Profile: Pete Ashdown, US Senate 2006

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Pete AshdownPete Ashdown may have an uncanny resemblance to Steve from the Dell commercials (“Dude, you’re getting a vote!”), but don’t knock his campaign strategy, which takes open-source to a whole new level with a wiki and regular online chats. Running against incumbent Senator Orin Hatch in Utah, Ashdown is tapping into the geek corners of the Internet. I’m simply going to gank the informative writeup from MeFi and move on:

Pete Ashdown, the founder of Utah’s oldest ISP, is apparently crazy enough to challenge Orrin Hatch’s reelection. Ashdown descided to run when he heard Hatch propose that p2p user’s computers should be required to explode (see also the INDUCE Act). Ashdown’s campaign is the first to wikify its platform & strategy. Boing boing has endorsed him.

OK, the million dollar question, is he libertarian? Short answer: no… democrat. Longer answer: he’s more of a left-of-center libertarian with free market views that tip him more left of center than most purist libertarians will like:

The march towards privatizing and deregulating everything is where I depart with my Libertarian friends. The free-market only works if there is robust competition. The “invisible hand” becomes “invisible clothes” when you start looking at infrastructure, health care, and energy. If the market is dominated by a powerful entity or if entry is cost-impossible, then how does competition have a chance? In fact it doesn’t and guess who suffers?

Arthur emphasized and Lessig touched on the idea that there is a role for government in markets. I say not merely in fostering competition but also where there is a societal benefit. Free-marketeers decry any municipal participation in peoples’ lives as socialism, but that is answering the argument with an extreme. If pure capitalism has brought us Enron, Worldcom, Tyco, and a #16th ranking in worldwide broadband deployment, it is time for the pendulum to swing towards a more active role of government.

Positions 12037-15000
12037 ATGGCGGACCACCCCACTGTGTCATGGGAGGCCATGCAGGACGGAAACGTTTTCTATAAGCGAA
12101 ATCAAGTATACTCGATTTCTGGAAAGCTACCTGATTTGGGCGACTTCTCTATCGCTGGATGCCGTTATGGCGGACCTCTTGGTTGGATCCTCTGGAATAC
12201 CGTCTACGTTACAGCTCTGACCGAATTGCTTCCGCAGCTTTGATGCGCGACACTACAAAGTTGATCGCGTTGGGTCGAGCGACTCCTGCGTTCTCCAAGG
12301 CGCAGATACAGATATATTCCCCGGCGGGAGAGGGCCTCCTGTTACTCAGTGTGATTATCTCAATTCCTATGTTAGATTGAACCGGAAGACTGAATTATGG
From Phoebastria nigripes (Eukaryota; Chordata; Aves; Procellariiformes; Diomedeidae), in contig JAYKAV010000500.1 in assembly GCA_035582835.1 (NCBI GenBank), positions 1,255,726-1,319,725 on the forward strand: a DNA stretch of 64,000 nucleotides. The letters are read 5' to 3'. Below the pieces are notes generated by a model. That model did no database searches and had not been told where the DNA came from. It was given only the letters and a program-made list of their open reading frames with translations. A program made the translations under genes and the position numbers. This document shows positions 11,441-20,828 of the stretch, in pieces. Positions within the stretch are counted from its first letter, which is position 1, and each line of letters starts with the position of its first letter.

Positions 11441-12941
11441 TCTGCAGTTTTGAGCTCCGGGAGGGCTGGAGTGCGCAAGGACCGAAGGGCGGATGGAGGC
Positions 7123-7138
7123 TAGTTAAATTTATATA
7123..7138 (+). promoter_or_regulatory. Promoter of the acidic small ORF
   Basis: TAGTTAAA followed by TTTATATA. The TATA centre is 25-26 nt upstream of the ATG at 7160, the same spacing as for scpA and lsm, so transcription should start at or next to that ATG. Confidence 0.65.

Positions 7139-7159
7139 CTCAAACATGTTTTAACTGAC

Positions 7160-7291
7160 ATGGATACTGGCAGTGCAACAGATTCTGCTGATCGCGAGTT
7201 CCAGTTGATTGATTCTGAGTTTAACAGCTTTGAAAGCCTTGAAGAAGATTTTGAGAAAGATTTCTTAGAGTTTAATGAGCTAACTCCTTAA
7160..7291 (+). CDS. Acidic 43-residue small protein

When a free-marketeer presents Amtrak as an example of government waste, I have to wonder what they think of the Interstate Highway System. This is also a government program and the cost has been in the trillions. Toll roads with electronic payment systems may have their place, but where would the United States be if Eisenhower had decided to wait for private enterprise to build the highway system? It is the same place we are headed because of the endless wail for privatizing everything in the past 30 years. Commercial healthcare has not brought us universal coverage. Commercial energy has lowered standards but not price. Commercial transportation needs bailout after bailout. America continues to suffer under this delusion.

Yet even with that kind of non-endorsement of deregulation and privatization, I think he has some serious moderate libertarian cred if you check out his position on several issues that party-line Democrats usually diverge on, such as guns, national security / immigration and trade.

He may not be the perfect match Utah libertarians will probably seek, but he looks like a realistic choice in 2006.

  1. I loved this.

    If pure capitalism has brought us Enron, Worldcom, Tyco, and a #16th ranking in worldwide broadband deployment, it is time for the pendulum to swing towards a more active role of government.

    By and large it seems to me that it’s the more active role of government that brought us all of those…

  2. Regarding who brought us:

    –Enron? The California utility regulators
    –Worldcom? The FCC
    –Tyco? The Department of Defense

    His solution? “A more active role of government.” Brilliant.

    What eventually stopped the abuses of these (only “sorta kinda”) capitalist ventures was not the government, but private investors and their agents.

    Regarding Amtrak versus the interstate highways: um, people use highways, they don’t use Amtrak. So what precisely is his point?

    I see no redeeming value or cause for optimism in this man’s candidacy.

  3. Between the University of Colorado’s Law School and Interdisciplinary Telecommunications Program is the Silicon Flatirons Telecommunications Program I’ve snuck into a few of their lower cost seminars and the most notable (and alarming) quote was that besides a business and technology strategy, companies need a legal or regulatory strategy (telecommunications has the century legacy of the ATT monopoly). The telecommunications industry is deregulating overall, but slowly.

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